September 28 – October 4, 2015

More wage cuts in Belarus

The situation has not changed
More wage cuts in Belarus

As of late August, the average wage in Belarus totalled less than USD 430. Wage cuts were due to negative trends in the Belarusian economy and on the Russian market. After elections, Belarusian enterprises may resume their lay-off policies and the gap between wages in Russia and Belarus may widen up to 25-30%.

According to the National Statistics Committee, the average monthly wage in Belarus in August was BYR 6,971 million, which is BYR 38,000 less compared with July 2015. This is the first reported wage cut in 2015. In US Dollar terms, wages in Belarus have fallen below USD 430 per month. The difference between the highest paid and the lowest paid jobs has increased. For instance, software developers are paid seven times better than house appliances repairers. In early 2015, this difference was 6.1 times.

Wage cuts only reflect the situation in the economy. GDP has fallen by 3.5%, industrial production has declined, the state budget is lacking funds to subsidise housing construction programmes, which is leading to a decrease in construction and installation works. Sanctions against Russia have reduced the investment potential of Russian companies, and falling oil prices have led to the sequestration of the Russian budget and reduction of subsidies to Russian farmers to purchase agricultural machinery, including that made in Belarus. The fall in global food prices has had a negative effect on the cost of meat and dairy supplies to Russia, prompting Belarusian producers to cut costs.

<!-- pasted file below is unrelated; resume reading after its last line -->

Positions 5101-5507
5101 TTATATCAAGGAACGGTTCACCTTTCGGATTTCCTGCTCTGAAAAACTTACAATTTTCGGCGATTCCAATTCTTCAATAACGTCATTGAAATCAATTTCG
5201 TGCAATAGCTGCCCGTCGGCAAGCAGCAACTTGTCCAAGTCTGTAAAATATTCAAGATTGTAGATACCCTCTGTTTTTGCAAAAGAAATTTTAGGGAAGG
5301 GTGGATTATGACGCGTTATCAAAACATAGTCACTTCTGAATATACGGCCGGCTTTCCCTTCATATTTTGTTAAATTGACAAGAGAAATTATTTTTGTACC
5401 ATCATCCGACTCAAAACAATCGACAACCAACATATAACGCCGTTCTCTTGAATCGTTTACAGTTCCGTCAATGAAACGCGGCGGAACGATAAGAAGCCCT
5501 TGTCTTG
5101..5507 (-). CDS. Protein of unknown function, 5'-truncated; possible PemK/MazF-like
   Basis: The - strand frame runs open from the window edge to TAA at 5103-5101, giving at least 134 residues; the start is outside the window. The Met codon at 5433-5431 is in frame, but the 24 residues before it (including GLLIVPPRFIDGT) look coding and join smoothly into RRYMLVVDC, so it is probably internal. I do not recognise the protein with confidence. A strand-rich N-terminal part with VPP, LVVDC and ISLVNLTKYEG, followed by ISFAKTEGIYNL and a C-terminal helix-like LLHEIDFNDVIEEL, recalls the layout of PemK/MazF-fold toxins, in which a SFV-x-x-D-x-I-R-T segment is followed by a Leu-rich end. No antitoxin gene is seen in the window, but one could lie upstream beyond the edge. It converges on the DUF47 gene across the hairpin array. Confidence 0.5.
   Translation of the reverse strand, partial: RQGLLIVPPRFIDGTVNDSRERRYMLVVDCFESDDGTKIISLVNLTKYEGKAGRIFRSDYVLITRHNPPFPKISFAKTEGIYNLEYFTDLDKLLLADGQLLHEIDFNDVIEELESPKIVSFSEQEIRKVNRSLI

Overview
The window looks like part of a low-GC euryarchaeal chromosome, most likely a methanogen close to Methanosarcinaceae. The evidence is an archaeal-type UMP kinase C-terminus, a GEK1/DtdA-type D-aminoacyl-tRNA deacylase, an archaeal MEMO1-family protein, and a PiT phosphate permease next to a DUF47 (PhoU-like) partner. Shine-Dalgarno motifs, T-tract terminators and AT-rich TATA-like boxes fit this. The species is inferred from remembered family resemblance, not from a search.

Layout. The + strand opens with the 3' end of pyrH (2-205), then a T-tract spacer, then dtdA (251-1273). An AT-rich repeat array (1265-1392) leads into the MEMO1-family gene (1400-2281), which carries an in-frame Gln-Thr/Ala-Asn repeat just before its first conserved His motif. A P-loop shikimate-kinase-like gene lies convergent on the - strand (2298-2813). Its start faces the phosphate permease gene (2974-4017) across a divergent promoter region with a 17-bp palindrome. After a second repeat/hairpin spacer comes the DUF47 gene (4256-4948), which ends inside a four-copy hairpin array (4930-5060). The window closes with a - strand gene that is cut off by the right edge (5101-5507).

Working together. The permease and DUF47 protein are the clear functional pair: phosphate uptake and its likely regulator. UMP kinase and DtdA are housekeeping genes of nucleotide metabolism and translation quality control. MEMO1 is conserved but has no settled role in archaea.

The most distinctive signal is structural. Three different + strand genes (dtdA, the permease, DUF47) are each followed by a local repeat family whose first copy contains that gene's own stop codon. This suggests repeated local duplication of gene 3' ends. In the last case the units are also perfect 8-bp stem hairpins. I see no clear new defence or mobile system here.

In the past, Belarusian workers responded to wage cuts with labour migration to Russia. However, in 2015, the average monthly wage in Russia fell below USD 500 and labour migration to Russia has lost its economic sense. In some areas, wages in Belarus are higher than in Russia. Amid considerable dependence of the Belarusian export on the Russian market, further convergence of wages in Belarus and Russia will reduce the competitiveness of Belarusian products. As a result, after the elections, Belarusian companies may be prompted to resume lay-offs and readjust wages if rouble is not devalued. The estimated average wage in Belarus would then be 75-70% of the average wage in Russia, i.e. USD 370- USD 380 per month.

Belarus’ high dependence on the Russian market has had a direct impact on the Belarusian labour market. The difference between wages in Russia and Belarus has reduced to 15%, leading to a deteriorated competitiveness of Belarusian products and further wage cuts in Belarus if rouble is not devalued.

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